So instead, he started working with Quinton from Saigon Sound System, and together they were able to bring in Frank Turner, a British folk-punk musician, for the first Loud Minority music night. Around 320 people showed up and the night was a success.
Loud Minority’s most recent show, with Dengue Fever and Little Barrie, didn’t go as well. Since it was cancelled at the last minute and fewer people went to the underground show at Apo, the event ended up losing money. While it’s not ideal to be taking a loss on these shows, Kilroy says at this point it’s more about building an audience by bringing in good bands.
“We’re starting from scratch,” he says, “but we’re always looking for quality over quantity.”
Strategy also plays a role in what bands Kilroy tries to bring in. “I want to make sure the bands have a good time,” he says. “It’s a small industry at the end of the day and they talk.”
He plans to put on shows that will not only be a good time for the audience, but for the bands as well. Kilroy hopes this will make Vietnam an attractive destination for bands and they will be willing to come for less money.
While these challenges may seem daunting enough — and it may be surprising in a country where loud funerals can last three days and nights — but even minor things like noise complaints have held some shows back.
After receiving their second written noise complaint from the upscale apartment complex across the street, where many well-heeled expats live, the police called Saigon Outcast right before Extinction and told them to cancel it. The show still went on, but Ha and Linh realised something had to be done. They now visit nearby homes before an event to explain what is going on and give free tickets to residents. This approach has paid off. “We’re getting more support and we try to solve the problems quickly,” Linh says. In the past, neighbours would go straight to police with a complaint, but now they talk to Linh and Ha first.
Ultimately, though, these problems will only be fixed if the local and expat communities start to show support for the events, according to the promoters.
“There are some amazing musicians here,” Kilroy says, “But they play in cover bands. With encouragement they could do stuff with integrity and build an audience.”
As for expats, Quinton has one simple message for them: “If they love Vietnam and want to stay here, live music is an important part of any cultural platform, so get behind it. Buy a ticket. Or even better, buy a ticket for your Vietnamese friends. If you can’t get behind it [live music], it’s just going to die again.”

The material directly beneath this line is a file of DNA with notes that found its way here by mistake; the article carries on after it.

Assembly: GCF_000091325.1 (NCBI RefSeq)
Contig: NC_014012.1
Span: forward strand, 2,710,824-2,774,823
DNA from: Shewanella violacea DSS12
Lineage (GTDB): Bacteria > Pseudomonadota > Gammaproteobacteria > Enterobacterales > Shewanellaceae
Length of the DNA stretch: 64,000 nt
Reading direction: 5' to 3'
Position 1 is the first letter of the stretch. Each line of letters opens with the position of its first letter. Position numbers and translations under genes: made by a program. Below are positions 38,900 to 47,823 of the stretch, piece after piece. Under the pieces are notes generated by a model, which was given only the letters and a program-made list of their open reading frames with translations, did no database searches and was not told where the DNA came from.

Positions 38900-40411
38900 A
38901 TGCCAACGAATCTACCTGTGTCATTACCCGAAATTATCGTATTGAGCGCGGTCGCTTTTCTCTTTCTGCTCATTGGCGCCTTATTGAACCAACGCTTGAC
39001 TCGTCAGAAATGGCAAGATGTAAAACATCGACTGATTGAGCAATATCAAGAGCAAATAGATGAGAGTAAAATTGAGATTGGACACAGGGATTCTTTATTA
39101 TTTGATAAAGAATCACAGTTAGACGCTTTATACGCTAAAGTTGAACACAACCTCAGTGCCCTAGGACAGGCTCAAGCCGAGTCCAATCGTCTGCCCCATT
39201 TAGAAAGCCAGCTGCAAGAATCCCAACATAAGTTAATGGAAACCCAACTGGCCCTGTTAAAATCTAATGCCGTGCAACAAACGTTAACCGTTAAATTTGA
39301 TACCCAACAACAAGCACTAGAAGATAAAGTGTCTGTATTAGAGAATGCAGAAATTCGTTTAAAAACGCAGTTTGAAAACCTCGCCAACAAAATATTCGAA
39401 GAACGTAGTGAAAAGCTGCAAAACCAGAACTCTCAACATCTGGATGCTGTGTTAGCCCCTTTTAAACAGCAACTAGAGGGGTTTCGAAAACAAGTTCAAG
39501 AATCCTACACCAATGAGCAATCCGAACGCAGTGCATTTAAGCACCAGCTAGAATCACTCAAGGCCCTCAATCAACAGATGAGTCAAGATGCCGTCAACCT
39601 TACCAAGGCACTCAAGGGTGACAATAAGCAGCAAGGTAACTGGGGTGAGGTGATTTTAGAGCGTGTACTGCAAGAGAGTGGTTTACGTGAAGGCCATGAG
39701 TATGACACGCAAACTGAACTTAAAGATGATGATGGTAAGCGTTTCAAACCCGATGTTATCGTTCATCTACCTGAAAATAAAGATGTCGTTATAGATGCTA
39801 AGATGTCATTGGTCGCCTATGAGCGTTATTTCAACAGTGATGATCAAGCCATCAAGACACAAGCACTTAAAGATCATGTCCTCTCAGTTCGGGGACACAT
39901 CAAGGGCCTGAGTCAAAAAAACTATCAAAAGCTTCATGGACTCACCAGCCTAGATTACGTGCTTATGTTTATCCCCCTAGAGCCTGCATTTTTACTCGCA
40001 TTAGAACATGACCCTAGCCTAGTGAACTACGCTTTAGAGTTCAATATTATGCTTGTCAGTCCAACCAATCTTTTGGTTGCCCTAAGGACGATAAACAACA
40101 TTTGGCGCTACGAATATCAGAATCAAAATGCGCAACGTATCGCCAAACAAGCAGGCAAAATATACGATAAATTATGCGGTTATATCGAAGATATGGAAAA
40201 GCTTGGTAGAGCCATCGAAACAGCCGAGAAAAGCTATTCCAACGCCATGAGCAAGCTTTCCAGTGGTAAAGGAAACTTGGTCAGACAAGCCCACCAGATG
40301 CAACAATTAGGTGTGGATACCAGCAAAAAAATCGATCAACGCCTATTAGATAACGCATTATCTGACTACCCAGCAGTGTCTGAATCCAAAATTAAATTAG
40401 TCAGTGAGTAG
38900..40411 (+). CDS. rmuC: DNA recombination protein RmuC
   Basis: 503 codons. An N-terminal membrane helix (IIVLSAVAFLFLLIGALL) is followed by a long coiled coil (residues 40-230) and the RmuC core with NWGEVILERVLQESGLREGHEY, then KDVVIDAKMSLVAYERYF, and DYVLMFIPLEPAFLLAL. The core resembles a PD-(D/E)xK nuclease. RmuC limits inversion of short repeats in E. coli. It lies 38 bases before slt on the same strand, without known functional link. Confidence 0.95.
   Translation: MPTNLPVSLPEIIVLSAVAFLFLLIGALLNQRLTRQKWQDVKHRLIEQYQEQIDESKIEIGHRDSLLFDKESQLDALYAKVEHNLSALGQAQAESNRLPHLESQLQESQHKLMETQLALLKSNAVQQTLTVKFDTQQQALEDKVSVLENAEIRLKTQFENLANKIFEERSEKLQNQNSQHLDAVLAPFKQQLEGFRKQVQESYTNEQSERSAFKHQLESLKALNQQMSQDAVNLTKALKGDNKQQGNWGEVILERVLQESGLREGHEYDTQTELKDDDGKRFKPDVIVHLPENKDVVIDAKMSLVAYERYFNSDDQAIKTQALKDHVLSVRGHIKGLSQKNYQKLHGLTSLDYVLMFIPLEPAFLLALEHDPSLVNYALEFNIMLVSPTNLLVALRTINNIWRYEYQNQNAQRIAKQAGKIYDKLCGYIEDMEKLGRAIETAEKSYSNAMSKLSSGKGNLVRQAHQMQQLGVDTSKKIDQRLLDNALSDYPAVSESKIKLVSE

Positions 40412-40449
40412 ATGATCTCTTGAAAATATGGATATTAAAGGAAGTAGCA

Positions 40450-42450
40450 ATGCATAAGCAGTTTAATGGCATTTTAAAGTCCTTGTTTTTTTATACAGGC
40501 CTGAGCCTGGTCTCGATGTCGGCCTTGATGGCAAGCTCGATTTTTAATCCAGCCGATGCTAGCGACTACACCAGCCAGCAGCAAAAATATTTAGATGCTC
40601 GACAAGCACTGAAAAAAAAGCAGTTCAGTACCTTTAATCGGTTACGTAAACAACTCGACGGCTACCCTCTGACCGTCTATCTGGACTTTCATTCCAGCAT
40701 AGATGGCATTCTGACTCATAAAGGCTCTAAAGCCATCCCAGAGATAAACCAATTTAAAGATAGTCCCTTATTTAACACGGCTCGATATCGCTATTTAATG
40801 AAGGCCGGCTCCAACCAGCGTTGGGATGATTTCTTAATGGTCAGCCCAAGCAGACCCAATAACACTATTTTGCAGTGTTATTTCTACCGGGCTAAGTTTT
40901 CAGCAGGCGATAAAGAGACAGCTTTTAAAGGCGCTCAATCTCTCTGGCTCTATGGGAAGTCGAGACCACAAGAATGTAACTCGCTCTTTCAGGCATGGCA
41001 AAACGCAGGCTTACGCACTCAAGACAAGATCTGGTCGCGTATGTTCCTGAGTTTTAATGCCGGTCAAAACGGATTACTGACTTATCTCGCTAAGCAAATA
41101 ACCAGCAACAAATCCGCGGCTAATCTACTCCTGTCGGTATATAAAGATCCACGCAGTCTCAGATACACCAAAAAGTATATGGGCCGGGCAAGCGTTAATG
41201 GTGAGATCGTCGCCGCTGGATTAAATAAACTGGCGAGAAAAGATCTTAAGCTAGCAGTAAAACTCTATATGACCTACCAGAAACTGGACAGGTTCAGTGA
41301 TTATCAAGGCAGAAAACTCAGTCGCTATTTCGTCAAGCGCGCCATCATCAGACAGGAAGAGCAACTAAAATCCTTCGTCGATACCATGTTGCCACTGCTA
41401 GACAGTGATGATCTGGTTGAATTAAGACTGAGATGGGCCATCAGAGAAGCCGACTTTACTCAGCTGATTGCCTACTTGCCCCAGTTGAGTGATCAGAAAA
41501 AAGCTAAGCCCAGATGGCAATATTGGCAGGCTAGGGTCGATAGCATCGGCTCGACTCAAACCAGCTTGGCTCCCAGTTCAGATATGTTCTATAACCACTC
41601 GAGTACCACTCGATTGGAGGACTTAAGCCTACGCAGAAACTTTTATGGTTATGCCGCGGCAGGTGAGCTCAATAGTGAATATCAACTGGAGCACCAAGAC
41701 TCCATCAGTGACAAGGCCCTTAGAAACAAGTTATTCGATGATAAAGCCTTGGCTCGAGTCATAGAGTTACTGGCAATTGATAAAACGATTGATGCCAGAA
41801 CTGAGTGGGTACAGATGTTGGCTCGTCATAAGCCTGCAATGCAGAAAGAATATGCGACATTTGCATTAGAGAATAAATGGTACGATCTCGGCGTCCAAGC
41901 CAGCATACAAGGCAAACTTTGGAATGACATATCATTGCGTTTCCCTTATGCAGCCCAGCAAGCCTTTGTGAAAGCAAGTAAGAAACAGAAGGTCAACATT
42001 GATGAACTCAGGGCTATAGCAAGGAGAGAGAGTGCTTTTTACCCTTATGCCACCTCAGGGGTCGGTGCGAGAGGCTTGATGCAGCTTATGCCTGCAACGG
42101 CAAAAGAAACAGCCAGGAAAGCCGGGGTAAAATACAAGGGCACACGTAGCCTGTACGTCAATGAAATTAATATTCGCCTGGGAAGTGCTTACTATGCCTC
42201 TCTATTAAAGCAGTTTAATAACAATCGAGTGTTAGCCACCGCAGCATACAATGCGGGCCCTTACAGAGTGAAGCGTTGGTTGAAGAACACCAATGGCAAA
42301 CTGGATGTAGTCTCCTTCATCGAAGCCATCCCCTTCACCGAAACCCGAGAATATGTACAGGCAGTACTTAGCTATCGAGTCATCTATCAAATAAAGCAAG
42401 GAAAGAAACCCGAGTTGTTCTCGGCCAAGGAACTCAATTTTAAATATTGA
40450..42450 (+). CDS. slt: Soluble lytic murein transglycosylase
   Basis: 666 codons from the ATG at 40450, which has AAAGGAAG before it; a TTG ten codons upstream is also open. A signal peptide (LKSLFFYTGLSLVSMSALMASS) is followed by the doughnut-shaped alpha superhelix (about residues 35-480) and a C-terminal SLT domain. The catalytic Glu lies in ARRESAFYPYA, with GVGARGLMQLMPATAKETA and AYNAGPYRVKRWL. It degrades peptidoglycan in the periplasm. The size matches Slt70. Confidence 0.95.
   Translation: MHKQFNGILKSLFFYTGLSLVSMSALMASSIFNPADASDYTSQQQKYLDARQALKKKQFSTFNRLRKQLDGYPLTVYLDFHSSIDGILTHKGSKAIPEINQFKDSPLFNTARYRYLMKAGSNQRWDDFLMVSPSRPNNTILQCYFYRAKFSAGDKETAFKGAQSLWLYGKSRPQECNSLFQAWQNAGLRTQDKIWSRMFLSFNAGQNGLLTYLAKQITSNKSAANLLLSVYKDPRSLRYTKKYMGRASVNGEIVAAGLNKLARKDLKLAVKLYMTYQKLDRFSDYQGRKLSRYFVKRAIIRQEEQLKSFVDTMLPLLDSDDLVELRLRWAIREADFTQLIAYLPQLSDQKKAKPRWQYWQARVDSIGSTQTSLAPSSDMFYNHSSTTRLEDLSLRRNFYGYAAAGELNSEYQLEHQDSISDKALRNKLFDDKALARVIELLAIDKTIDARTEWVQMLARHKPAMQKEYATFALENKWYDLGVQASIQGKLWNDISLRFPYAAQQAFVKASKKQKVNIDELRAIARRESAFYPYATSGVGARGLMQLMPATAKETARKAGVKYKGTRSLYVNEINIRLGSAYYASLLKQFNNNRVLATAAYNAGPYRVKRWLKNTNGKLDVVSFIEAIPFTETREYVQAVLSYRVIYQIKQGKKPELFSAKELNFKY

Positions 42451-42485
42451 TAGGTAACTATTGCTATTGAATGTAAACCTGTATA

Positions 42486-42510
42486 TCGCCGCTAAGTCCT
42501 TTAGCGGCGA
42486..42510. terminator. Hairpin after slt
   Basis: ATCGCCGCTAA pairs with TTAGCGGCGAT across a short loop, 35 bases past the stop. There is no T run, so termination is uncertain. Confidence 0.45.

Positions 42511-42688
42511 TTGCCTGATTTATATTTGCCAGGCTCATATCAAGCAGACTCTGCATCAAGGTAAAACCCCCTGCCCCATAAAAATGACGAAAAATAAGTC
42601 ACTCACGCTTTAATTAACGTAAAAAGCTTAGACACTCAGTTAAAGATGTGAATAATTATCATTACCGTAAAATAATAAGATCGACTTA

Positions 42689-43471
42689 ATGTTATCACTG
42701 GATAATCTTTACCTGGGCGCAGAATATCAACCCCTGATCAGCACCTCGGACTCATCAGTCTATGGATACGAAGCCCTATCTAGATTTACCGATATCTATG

If you’ve ever searched out live music in Saigon, there is a good chance you’ve come across the Wanderlusters. The band, with its affinity for cowboy hats and Western shirts, is hard to miss, especially if there’s a banjo or set of bongos lying around. The five-member group has been entertaining crowds from Saigon to Bangkok since 2010 with a unique sound they call “hillbilly soul”.
But how did something that seems more suited for the American south start in Saigon? “Badly,” jokes Davis Zunk, the Wanderluster’s founder, lead vocalist and mandolinist. Scott Brantley, who plays the bongos and sings, chimes in, “Idiot A called idiot B and said, ‘Hi, I’m making a band, you want to join?’”
It may have been a random beginning, but the band took off from there. Over the past three years, some members have come and gone, but the band’s sound has more or less stayed the same, mixing original Americana roots music that draws from bluegrass, country, gospel, blues and rock. Right now the lineup consists of Zunk, Brantley, Matt Willis on bass, Phil James on guitar, and Nick Rivette on banjo and Dobro.
As I speak to the band before their regular Tuesday-night gig at O’Briens pub in District 1, they are self-deprecating and, much like in their shows, try to get a laugh out of their audience — in this case me.
While their weekly show at O’Briens is usually packed with westerners, the Wanderlusters are also starting to make a name for themselves among Vietnamese. They regularly play at Acoustic to local crowds and recently even performed at a 400-person wedding. “We’re getting some Vietnamese digging it,” Zunk says.
Now the band is armed with over 75 gig songs and will head to Zunk’s old stomping grounds in New Orleans this month for a few shows, as well as some more in Phnom Penh and Bangkok. At the end of last month, they put out their first album of 14 original songs.
“I’m surprised it’s really good,” Brantley says of the album, “and I’m even more surprised Davis wrote some great songs.”
Similar to the band’s live performances, the album started as something simple, but turned into something a little weird.
“For me it’s hillbilly music meets Monty Python,” Willis says. “I laid down my initial recordings in two days … and then I come back a month later and they’d gone crazy. There’s all these weird bat calls, and I’m like, ‘What have you guys been doing?’”
As for the Saigon scene, the band members all agree there are some talented local musicians, but far too many cover bands.
“Any monkey can play cover tunes,” Zunk says.
“Well at least a trained monkey,” adds Willis.
Brian Wilson’s Brain
Like many bands it took time, and a few twists of fate, to bring Brian Wilson’s Brain together. Drummer Ian Cowie and guitarist Andrew Adamski, the original members, had played together in Hanoi, and when they moved to Saigon they decided to form a band named after the creative mind behind The Beach Boys. “We kept meeting people who wanted to play, but they wanted to know how much we would pay them,” Cowie says during our interview before a practice session at Cargo Bar.
Eventually they talked to bassist Rusty Massie, who decided to come into the fold. At the time Cowie was handling both singing and drumming duties, and they were finding it difficult to find a singer. “We had been looking for a female voice for a long time, but hadn’t had any luck,” Massie says. “She needed to not have any hang-ups since some of our lyrics are pretty strange.”
Not just any singer would do, the band had something specific in mind. “We wanted a Vietnamese singer, who was mad, hot, and didn’t really give a fuck about anything,” Cowie says.